Because of certain technical restrictions, the test was run longitudinally as opposed to an A/B. The product team changed the trial length and compared the 14-day trial cohort to the preceding 28-day. After a month of testing, the results were fantastic! As expected, there was a slight increase in the percentage of users (0,5%) who uninstalled the product during the trial. Overall though, the core hypothesis was valid since early engagement rates increased. That stood particularly with key features, which are the leading indicators for the solution’s power users. An effect assumed to have happened due to the urgency created. Moreover, conversion rates did not only maintain but increased by roughly 18%.

Special note:

After rapid experimentation, the product and engineering team have decided to extend the 14-day trial to 28 days. That would stand only for users who completed specific actions, based around sticky features, in the getting started guide.

Use Case: High-Touch vs. High-Tech Harmonization 

Userlane, launched a while ago, a scalable onboarding process to complement its human-assisted onboarding strategy. The “academy” as it is being called internally, self serve end users all the way through without eliminating the required decision making between the two parties.

Customer Success calls that learning process “getting to Basecamp”. The various teams build their first Userlane guide, publish it and in the end, they get certified. The process is highly transparent since users are aware of the tasks they need to complete. On top of that, the buyers’ acknowledge end-users’ progress at all times.

The Inception Project:

The launch of the “Inception project”, improved a lot the onboarding process delivery. The implementation of targeted in-app guides within the product allowed a thorough personalized, scalable onboarding process that didn’t need active participation from different units. Time to initial value decreased and post-launch, buyers could go through the set up completely by themselves.

Inception Project Desired Deliverables
  • Increase of engagement and activation
  • Reduce time-to-value
  • Decrease time to key features
  • Decrease onboarding completion time
  • Increase trial-to-paid conversions by at least 30%
  • Reduce the costs and efforts connected to high touch activities by 60%
Inception Project Results

product_experience_project_resultsAcross the spectrum, Userlane managed to optimize product delivery without compromising onboarding execution.

Increased adoption rates (+45%) confirm that this approach:
  1. Yields the expected ROI.
  2. Keeps end users engaged and buyers aware of end-results.
  3. Stickiness was reinforced by actions that capitalize on product activations.

Userlane’s Inception project proved one thing. Organizations requiring tailored implementations can indeed harmonize scalability with the human-assisted activations.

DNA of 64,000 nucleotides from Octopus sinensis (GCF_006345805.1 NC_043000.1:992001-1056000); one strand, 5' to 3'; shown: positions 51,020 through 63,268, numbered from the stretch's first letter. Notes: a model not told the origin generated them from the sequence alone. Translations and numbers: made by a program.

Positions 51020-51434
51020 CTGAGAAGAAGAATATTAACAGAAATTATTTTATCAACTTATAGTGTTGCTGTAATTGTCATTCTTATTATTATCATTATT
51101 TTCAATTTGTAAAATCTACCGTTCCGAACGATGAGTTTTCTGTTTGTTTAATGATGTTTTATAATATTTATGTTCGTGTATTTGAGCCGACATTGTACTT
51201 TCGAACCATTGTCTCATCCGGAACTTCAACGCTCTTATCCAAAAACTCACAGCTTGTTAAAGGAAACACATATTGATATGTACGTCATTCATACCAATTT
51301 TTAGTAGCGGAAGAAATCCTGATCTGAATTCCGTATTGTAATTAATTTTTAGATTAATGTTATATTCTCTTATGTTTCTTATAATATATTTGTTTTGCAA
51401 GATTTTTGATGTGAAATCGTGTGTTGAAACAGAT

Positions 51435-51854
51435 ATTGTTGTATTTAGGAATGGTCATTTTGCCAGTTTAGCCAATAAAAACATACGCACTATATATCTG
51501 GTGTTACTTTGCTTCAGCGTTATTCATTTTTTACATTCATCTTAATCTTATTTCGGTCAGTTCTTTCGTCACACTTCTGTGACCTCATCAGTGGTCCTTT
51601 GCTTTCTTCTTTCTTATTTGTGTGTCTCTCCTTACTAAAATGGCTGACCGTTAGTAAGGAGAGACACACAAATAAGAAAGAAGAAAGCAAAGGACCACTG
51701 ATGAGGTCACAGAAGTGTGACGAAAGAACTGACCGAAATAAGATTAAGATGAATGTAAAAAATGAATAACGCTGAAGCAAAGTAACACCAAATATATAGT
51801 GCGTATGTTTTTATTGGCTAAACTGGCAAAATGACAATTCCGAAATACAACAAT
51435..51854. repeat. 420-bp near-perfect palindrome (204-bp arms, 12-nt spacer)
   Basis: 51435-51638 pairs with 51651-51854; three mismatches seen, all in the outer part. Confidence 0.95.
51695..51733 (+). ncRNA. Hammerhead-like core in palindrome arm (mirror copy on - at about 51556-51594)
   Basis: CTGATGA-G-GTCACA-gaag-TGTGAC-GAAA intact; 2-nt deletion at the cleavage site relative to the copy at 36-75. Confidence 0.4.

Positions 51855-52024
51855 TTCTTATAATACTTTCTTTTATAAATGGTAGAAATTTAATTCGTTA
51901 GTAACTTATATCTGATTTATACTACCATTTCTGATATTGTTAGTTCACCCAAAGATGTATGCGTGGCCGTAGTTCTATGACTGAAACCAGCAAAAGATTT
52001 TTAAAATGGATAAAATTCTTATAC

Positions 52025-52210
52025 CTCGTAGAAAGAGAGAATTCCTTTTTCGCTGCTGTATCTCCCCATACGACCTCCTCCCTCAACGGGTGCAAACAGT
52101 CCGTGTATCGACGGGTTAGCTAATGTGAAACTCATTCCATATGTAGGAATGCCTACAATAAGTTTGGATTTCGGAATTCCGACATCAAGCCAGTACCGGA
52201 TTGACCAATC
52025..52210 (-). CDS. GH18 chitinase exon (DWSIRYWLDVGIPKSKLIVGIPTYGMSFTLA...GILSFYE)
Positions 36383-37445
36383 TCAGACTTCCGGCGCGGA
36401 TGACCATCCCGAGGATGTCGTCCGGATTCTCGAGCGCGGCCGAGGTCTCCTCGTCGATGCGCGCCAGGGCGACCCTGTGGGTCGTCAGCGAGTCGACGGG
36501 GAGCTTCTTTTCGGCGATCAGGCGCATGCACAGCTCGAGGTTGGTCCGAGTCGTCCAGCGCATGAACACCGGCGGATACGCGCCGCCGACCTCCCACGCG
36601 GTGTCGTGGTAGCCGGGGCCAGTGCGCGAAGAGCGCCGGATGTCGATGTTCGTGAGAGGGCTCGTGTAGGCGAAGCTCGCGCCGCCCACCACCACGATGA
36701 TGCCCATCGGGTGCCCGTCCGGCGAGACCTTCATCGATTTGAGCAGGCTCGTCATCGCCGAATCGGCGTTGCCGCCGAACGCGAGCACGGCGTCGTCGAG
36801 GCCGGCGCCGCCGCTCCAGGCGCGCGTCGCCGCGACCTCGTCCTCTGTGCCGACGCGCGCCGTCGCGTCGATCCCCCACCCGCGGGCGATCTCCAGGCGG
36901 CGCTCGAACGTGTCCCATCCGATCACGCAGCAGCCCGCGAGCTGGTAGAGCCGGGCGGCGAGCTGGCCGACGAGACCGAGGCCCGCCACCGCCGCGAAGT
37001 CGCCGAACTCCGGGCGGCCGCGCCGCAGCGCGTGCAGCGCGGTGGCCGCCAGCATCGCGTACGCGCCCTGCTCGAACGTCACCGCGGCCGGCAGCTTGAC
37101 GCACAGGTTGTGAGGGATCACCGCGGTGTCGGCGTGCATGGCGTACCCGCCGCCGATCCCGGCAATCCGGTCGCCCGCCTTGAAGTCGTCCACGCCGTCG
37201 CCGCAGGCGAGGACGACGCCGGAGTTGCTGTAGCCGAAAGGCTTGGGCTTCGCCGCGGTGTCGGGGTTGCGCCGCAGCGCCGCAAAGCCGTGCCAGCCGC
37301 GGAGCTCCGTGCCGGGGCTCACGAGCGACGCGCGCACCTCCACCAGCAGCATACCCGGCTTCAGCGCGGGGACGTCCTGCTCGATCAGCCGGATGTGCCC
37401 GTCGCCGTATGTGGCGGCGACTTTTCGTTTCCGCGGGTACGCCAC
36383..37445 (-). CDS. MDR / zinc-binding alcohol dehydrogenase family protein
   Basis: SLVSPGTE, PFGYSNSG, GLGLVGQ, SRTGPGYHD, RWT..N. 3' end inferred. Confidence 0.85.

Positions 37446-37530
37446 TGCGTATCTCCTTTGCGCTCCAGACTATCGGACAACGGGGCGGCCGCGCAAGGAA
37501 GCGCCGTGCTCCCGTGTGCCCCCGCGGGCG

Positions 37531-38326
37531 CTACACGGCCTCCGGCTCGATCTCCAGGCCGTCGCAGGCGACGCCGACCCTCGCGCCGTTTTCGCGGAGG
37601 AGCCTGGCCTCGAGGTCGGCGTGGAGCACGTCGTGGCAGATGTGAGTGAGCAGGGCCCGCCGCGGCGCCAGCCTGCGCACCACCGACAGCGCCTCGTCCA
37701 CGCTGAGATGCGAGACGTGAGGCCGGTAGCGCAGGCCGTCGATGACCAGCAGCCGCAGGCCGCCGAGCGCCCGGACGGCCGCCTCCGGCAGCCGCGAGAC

Efficiency of Use- Points to Consider

  1. In this instance onboarding flows should focus on historic usage per user role and account level by taking a concerted focus when adoption levels increase.
  2. First-Time Activation:
  3. a) For solutions offering many products first time activation, should break down the onboarding flows in many parts. This is how users will realize ongoing value and increase their skills and investment.
  4. b) Simpler solutions should experiment with shortening trial length by focusing on users’ actions in-app.
  5. Internal teams should track if product onboarding activations decrease customer-facing teams involvement.
  6. Ownership of product data should be dispersed across teams. This is how a feedback loop will be embraced and enable them to foresee any anomalies occurred throughout the customer journey.

Efficiency Of Use Calculations Formula

<img src="product-led-experiene-metric-efficiency.png" alt="product-led experience metric efficiency"/>

Product Experience Variable: Frequency of Use

Frequency of use estimates how often and in what degree users engage with features. Reminding users why a specific feature is there in the first place and how it may further optimize their workflow is also something reliant to onboarding activations.

High Trajectory Customers

In regards to high trajectory customers, usage levels are being closely monitored by Customer Success. Product-led practices embrace Product Management involvement in the process too. They hold it accountable to deliver quantitative measurements in regards to adoption or churn levels.

Both teams should create common benchmarks and track whenever features’ usage drops. Following this logic targeted product activations should be in place, to restore engagement levels when necessary.

At the same time internal teams should monitor two things:

  1. When human-assisted activations prompt users return to the product
  2. And if those learnings can be injected into the product onboarding flows.

Self Serve Customers

Having Self Serve customers returning to the product is something reliant both to product and email activations. In this instance, email practices replicate human-assisted activations. So, it resonates that customer-facing teams should adopt the right tools to monitor this correlation. Solutions like Gainisht PX mapping such activities, come handy in this case.